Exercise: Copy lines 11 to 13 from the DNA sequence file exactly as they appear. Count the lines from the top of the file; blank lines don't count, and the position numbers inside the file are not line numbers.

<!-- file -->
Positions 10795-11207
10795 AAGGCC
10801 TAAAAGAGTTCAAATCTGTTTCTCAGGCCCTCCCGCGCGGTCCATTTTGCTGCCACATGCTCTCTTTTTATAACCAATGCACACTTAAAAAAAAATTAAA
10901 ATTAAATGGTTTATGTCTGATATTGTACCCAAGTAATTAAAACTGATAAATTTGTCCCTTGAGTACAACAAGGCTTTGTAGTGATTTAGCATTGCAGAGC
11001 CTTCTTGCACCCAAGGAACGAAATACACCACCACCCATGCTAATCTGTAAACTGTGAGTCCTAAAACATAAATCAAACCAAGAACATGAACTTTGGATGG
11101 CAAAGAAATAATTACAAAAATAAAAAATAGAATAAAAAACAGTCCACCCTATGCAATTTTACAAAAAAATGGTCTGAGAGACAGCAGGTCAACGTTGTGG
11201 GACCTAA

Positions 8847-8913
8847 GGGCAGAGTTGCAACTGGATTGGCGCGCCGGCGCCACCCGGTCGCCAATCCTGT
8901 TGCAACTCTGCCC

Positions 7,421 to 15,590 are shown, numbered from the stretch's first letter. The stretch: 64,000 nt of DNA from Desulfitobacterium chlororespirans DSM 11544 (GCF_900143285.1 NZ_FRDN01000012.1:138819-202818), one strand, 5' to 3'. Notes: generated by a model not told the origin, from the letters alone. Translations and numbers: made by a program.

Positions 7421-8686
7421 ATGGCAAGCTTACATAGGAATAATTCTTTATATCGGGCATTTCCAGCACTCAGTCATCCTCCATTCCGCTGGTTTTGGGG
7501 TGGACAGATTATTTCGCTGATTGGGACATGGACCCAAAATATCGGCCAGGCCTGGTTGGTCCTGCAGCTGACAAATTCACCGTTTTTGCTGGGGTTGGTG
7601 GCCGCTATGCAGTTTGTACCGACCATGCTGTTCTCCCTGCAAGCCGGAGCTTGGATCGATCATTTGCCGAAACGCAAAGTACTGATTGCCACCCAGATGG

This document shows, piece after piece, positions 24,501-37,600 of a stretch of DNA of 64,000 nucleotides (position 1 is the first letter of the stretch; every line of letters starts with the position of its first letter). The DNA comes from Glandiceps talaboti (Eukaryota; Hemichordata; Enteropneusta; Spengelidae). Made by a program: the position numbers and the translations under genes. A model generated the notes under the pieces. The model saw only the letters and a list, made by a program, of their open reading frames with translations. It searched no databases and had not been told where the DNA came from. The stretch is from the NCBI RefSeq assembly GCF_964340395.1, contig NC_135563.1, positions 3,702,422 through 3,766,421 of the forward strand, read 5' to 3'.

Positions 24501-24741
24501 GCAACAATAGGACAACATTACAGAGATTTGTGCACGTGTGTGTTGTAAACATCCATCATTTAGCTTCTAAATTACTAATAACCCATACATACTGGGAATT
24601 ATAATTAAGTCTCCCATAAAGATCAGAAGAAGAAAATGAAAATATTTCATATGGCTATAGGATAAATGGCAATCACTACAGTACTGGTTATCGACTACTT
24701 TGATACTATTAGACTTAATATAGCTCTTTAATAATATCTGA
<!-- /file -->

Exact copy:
Positions 7,421 to 15,590 are shown, numbered from the stretch's first letter. The stretch: 64,000 nt of DNA from Desulfitobacterium chlororespirans DSM 11544 (GCF_900143285.1 NZ_FRDN01000012.1:138819-202818), one strand, 5' to 3'. Notes: generated by a model not told the origin, from the letters alone. Translations and numbers: made by a program.

Positions 7421-8686
7421 ATGGCAAGCTTACATAGGAATAATTCTTTATATCGGGCATTTCCAGCACTCAGTCATCCTCCATTCCGCTGGTTTTGGGG